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Sprite (soft drink)

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Sprite
Type Soft-Drink
Manufacturer The Coca-Cola Company
Country of
Germany
origin
Introduced 1961
Colour Transparent
Bitter Lemon Citrus Grapefruit, Citrus,
Flavour
Lemon and Lemon-Lime[1]
Variants See Brand portfolio section below
Related products 7 Up, Sierra Mist, Mountain Dew
Website Sprite official website

Sprite is a transparent, lemon-lime flavored, caffeine free soft drink, produced by the
Coca-Cola Company. It was introduced in the United States in 1961. This was Coke's
response to the popularity of 7 Up, which had begun as "Lithiated Lemon" in 1929. It
comes in a primarily silver, green, and blue can or a green translucent bottle with a
primarily green and blue label. In 1978 Sprite became the market leader position in the
lemon soda category.

Sprite became popular in marketing in the 1960s through 1970s when they started
making advertisements for the soda pop which was soon references in songs. Sprite also
became popular through the late 1970s through early 1980s. When they made slogan ads
for the pop. In the late 1980s Sprite became popular through the teenage group.
During the 1990s the soda starting to be featuring in TV Ads. In 2000 Sprite
commissioned Temper to design a can which saw the design on 100 million cans across
Europe. During 2007 the company changed its logo, then again in 2009.

Contents
[hide]

• 1 History
• 2 Marketing
• 3 Brand portfolio
• 4 See also
• 5 References

• 6 External links

[edit] History
Sprite was introduced in the United States in 1961 to compete against 7 Up. Early
magazine advertisements promoted it as a somewhat sophisticated, tart and not-too-sweet
drink mixer, to be used (similar to tonic water or ginger ale) with alcoholic beverages
such as whiskey and vodka. In the 1980s, many years after Sprite's introduction, Coke
pressured its large bottlers that distributed 7 Up to replace the competitor with the Coca-
Cola product. In large part due to the strength of the Coca-Cola system of bottlers, Sprite
finally became the market leader position in the lemon soda category in 1978.[citation needed]

[edit] Marketing
Sprite's slogans in the 1960s and 1970s ranged from "Taste Its Tingling Tartness,"
"Naturally Tart," and "It's a Natural!"

A melon ball is referenced in the Freezepop song "secret Bonus Song" that appears at the
end of their "Fashion Impression Function" EP. The song is otherwise known as "Sprite"
or "Melonball Bounce" and was originally composed by Raymond Scott for a Sprite
radio commercial around 1963, that references the "ice-tart taste" of Sprite.

Sprite started its most memorable campaign in the late 1970s/early 1980s with the phrase
"Great Lymon Taste makes it Sprite" (using the portmanteau word "lymon," combining
the words "lemon" and "lime," to describe the flavor of the drink) which remained on the
logo for many years. However, this was never the actual Sprite slogan and was advertised
by Jim Varney as Ernest P. Worrell.
Three Sprite cans produced in mainland China (from left to right): Sprite Icy Mint, Sprite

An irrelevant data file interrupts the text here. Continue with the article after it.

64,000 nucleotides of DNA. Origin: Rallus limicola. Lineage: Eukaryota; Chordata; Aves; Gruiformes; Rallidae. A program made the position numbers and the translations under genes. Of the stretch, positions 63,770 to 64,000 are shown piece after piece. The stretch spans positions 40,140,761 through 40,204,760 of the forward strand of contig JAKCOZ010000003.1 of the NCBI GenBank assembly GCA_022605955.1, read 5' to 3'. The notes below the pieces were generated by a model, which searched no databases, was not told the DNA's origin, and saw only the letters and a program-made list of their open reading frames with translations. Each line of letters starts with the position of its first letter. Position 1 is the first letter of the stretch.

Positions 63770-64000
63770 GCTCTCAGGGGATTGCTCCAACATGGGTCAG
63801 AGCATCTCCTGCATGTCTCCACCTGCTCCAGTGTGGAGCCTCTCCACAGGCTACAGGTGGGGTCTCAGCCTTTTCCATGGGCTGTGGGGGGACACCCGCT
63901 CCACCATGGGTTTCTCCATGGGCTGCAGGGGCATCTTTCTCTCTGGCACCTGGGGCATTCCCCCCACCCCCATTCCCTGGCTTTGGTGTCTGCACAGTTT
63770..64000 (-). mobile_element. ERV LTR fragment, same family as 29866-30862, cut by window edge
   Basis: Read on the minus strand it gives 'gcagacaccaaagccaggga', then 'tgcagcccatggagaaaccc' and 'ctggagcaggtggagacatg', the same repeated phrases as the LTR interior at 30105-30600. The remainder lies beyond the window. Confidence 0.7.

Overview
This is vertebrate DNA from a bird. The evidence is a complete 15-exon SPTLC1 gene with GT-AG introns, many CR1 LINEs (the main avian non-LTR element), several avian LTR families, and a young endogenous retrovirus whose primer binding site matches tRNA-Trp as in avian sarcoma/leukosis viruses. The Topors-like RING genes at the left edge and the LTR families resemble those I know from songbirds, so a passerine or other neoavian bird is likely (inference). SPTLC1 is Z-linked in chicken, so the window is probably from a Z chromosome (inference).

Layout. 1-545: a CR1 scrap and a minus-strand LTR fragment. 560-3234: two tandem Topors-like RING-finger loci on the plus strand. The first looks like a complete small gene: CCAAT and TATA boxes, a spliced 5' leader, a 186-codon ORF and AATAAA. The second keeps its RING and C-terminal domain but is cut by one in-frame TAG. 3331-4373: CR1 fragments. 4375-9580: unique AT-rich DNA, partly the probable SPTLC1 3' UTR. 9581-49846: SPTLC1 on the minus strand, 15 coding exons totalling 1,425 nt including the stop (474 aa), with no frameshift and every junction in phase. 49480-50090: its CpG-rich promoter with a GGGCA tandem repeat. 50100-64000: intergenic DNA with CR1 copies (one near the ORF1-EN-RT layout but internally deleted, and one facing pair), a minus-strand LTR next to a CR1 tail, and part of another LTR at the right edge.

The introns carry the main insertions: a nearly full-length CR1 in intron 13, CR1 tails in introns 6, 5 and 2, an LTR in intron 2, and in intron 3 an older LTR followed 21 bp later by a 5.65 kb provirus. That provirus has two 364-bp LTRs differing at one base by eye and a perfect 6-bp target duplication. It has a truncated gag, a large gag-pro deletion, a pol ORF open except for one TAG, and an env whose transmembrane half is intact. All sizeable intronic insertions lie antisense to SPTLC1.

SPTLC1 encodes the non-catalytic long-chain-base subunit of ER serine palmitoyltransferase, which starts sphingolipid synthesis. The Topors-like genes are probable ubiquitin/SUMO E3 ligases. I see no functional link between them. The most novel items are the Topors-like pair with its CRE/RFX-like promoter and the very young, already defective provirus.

On Fire, and Sprite

By the 1980s Sprite began to have a big following among teenagers, so in 1987
marketing ads for the product were changed to cater to that demographic. "I Like the
Sprite in You" was their first long running slogan. Many versions of the jingle were made
during that time to fit various genres. The slogan was used until 1994.

In 1994, Sprite created a newer logo that stood out from their previous logos. The main
coloring of the product's new logo was blue blending into green with silver "splashes,"
and subtle small white bubbles were on the background of the logo. The word "Sprite"
had a blue backdrop shadow on the logo, and the words "Great Lymon Taste!" were
removed from the logo. This was the official U.S. logo until 2007.

During 1994, the slogan was also changed to "Obey Your Thirst" and was set to the
urban crowd with a hip-hop theme song. One of the first lyrics for the new slogan were,
"Never forget yourself 'cause first things first, grab a cold, cold can, and Obey your
thirst."

Toward the late 1990s, most of Sprite's advertisements featured amateur and famous
basketball players. The tagline for most of these ads was, "Image is nothing. Thirst is
everything. Obey your thirst."

In 1998, one infamous commercial poked fun at products with cartoon mascots. In the
commercial, a mother serves up two glasses of a fictitious product called "Sun Fizz" for
her kids. The kids are thrilled, saying that it's their favorite. Then the product's mascot, a
sun character with blue eyes, a red bow tie, and a high-pitched Mickey Mouse-like voice,
pops out saying that "there's a delicious ray of sunshine in every drop."

Sprite cans from 1993, 2008, and 2009.


The mother and her kids scream in horror and run while the sun character chases them
around the house asking why they're running from him. After the mom trips and tells her
kids to keep running, the viewer is left to wonder what will happen to her. Finally, the
commercial's message is given: "Trust your gut, not some cartoon character."[2]